Tuesday, March 11, 2014

Level Up in Crafting

Back in January, I talked about my stitching goals for the year.  With so many projects in my queue, I have to make sure to stitch every day that I can and I wanted a way to keep myself on track.  When I went to Home Ec last Saturday morning, my friend Angela brought up an intriguing option for those who want extra incentives to keep up with a task.  (Extra incentives other than the finished project or the satisfaction of a job well done, of course.)

HabitRPG turns your goals into a role-playing game, like Dungeons & Dragons or World of Warcraft.  You begin with a basic character that you can customize.  I'm not very imaginative--I just like seeing how I look as a low-resolution video game character.


Then you set up tasks that you want to make a regular part of your life, or that you need to accomplish by a deadline.  They come in three types:
  • Dailies:  Tasks you need to do every day or at regular intervals (Walk the dog, weed the garden)
  • Habits:  Tasks that you want to encourage yourself to do more regularly (Don't eat junk food, take the stairs instead of the elevator)
  • To-Do List:  One-time tasks

Whenever you complete a task, you earn Experience Points, and gold and silver coins.  If you fail to do a daily task, you lose health points.


As the days go by, the tasks that you do more frequently earn you fewer points and coins so that you have extra incentive to do the less-frequent tasks.  The experience points allow you to attain higher levels for your character, which unlocks incentives like clothes, weapons, pets, and potions.  You can use the gold and silver coins to buy prizes in the game, or you can set up your own prizes (100 gold coins = 1 new embroidery pattern).  If you go too long without accomplishing daily tasks, then your character will lose all its health points and die.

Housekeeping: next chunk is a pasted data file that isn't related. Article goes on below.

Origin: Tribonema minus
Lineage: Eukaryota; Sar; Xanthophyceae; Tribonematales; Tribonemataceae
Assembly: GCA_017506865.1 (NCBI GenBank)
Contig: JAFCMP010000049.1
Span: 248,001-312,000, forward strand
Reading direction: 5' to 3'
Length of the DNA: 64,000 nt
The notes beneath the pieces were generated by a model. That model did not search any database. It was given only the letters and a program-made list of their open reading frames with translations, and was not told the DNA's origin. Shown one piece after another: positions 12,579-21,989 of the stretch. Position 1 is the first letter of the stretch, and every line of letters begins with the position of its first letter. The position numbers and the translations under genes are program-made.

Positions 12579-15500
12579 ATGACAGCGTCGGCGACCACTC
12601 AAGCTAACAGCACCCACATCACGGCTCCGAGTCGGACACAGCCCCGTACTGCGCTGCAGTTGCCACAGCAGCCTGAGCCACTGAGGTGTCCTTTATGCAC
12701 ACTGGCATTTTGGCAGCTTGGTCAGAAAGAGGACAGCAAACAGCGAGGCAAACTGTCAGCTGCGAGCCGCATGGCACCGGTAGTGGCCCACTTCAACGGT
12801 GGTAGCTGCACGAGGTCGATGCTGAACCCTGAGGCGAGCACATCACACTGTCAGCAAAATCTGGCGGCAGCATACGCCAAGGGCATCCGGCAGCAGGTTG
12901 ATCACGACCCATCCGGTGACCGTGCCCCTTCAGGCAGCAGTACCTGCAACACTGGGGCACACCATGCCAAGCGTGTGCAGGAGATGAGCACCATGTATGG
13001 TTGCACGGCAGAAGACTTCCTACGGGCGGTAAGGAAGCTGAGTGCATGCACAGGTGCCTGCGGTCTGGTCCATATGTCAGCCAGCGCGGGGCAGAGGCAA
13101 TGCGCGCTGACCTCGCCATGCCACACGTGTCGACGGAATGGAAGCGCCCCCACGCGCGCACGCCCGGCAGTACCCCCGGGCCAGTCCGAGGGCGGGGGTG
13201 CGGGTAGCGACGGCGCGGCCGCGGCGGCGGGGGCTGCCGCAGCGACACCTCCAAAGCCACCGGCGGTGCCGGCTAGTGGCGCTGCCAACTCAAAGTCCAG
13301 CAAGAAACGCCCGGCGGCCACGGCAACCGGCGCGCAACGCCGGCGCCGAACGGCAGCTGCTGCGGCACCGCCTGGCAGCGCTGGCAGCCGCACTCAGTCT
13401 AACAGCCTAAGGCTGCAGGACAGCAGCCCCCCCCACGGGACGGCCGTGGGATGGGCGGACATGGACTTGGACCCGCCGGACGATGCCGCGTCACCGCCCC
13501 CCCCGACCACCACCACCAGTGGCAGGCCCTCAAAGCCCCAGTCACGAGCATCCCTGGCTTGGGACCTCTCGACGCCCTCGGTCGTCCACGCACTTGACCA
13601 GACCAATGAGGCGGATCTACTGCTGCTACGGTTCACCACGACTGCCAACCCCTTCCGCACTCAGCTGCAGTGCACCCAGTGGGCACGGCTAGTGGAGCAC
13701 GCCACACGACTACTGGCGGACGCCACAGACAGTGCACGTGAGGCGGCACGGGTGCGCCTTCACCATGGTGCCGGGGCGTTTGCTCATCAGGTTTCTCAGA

Lots of people use HabitRPG as a way to remind them to do less pleasant daily tasks like cleaning, or to help them stay on a diet-and-exercise regiment.  This is a game where you set many of the rules, so people use it to make progress in a hobby, too.  There are forums called "guilds" where you can meet other people with your interests and get ideas on how to use HabitRPG to increase your skills.  If you have friends who use it, you can set up "parties" or "quests" to keep everyone accountable as a group.  There are already guilds for stitching and knitting/crochet, so crafters are in good company here.

With its RPG style and reliance on the honor system, this is not the right method for everybody.  My husband freely admits that if he signed up for the site, he would try to "break" the system by doing things like counting breathing as a daily task.  For those who are sincere in their desire to change their habits and have a love of computer games, HabitRPG seems like an innovative way keep on track.  It is highly adaptable to whatever area you want to improve.  I am using it to keep myself stitching for at least 30 minutes daily, to finish one project before moving on to new ones . . . and to see how I would look wielding a mace and riding a hedgehog.

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